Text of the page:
very easily gameable.So I don't think
it's something wherewe would say this is a
useful signal by itself.But across millions of
queries on an algorithm basis,that's probably something that
kind of settles down and givessome kind of useful information.
NEMANJA DIVJAK: can ask how
important is structured datathrough the web master tools?
JOHN MUELLER: For ranking,
we don't use structured data.So that's something where we use
it primarily for rich snippets.If we can pull out more
information about your pagesand we can bubble that
up as rich snippet,that's a great thing to do.That gives the user a little bit
more information about the pageand kind of tells him that this
is the page you're looking for.So from that point of view, from
a kind of a clickthrough ratepoint of view, that's something
that I think definitelymakes sense.We don't use it for
ranking, though.So if you have things
marked up on your page,we might be able to understand
the page a little bit better.But it's not that we'd
be able to say, well,this has structured data.This doesn't have
structured data.Therefore, this must
be a better page.This is something that's
kind of a technical elementon the page, and from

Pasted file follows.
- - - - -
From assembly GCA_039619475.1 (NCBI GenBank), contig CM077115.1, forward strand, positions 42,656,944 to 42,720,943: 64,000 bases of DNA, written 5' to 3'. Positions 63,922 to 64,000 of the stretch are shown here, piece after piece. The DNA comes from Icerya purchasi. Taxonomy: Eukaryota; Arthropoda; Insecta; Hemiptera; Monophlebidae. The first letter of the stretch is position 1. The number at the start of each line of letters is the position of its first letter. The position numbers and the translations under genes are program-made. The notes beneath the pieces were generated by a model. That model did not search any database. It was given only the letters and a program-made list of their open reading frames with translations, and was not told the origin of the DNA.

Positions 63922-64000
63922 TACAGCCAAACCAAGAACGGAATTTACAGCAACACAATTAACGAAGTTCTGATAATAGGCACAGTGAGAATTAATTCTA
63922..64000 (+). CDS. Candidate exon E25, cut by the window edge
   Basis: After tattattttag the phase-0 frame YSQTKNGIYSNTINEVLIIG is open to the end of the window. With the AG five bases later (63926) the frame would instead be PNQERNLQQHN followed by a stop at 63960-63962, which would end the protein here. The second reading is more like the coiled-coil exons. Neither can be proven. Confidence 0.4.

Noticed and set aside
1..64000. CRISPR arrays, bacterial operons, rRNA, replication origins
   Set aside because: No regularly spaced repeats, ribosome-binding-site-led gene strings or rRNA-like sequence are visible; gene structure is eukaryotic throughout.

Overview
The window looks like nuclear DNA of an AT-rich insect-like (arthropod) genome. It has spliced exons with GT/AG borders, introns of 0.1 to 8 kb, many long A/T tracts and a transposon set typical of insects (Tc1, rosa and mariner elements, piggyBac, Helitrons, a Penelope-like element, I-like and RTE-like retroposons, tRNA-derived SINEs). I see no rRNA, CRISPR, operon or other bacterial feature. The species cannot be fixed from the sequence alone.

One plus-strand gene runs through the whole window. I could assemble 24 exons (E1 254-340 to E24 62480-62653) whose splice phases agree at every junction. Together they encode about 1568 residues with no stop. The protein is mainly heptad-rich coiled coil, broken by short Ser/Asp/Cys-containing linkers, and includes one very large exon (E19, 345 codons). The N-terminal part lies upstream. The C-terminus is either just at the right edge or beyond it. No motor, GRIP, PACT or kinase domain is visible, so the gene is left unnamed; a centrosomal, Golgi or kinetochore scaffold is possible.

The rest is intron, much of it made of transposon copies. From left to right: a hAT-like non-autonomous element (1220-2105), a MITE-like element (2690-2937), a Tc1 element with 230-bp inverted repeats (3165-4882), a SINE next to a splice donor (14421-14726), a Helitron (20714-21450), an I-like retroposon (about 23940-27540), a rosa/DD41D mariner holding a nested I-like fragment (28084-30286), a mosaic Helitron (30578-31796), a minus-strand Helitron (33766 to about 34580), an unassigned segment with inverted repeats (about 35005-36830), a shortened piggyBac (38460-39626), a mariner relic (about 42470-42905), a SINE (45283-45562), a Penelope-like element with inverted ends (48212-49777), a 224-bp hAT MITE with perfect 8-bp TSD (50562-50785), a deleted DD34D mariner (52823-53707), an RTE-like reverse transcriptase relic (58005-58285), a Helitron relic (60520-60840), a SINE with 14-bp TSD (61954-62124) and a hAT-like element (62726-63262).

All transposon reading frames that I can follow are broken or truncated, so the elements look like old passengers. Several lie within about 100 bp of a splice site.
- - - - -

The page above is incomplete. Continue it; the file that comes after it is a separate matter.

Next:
that point of view,I'd be cautious to say
this is an indicatorof a high-quality site.Because a lot of times
we'll see spammerscreate technically really
high-quality sites,because they have
a lot of experiencecreating lots and lots of sites.So their sites will be
technically perfect.And maybe they'll scrape
content from other sites;they'll markup the
structured data.But just because it's a
technically well-made websiteand uses structured
data, doesn'tmean that it's necessarily
a better website.
BARUCH LABUNSKI: These spammers.Ugh.
JOHN MUELLER: Well, I mean,
it's just one example.It's something that comes
up every now and then wherea mom and pop website will kind
of have this messy front pagewebsite that from a technical
point of view you'd look at itand say, oh, gosh, how can
this even show up in a browser?But from a practical
point of view,from a search quality
side, it's somethingthat we do want to show
in the search resultseven if it's kind of messy
code, if it's messy HTML,if it's an exported Word
page or something like that.That doesn't necessarily make it
a lower quality search result.All right.You mentioned that
Google can pick upon signals of
people recommendingyour website to other
people very directly.Can you elaborate on what
these signals might be?Social shares?Bookmarks?Et cetera?I'm not really sure
what specifically you'repointing at that I
might have said there,but I think one
thing to keep in mindis we don't use social
signals for search.So things like likes or
+1s, those kind of things,aren't necessarily something
that we'd be able to usefor search, because,
for the most part,we don't have that information.So that's something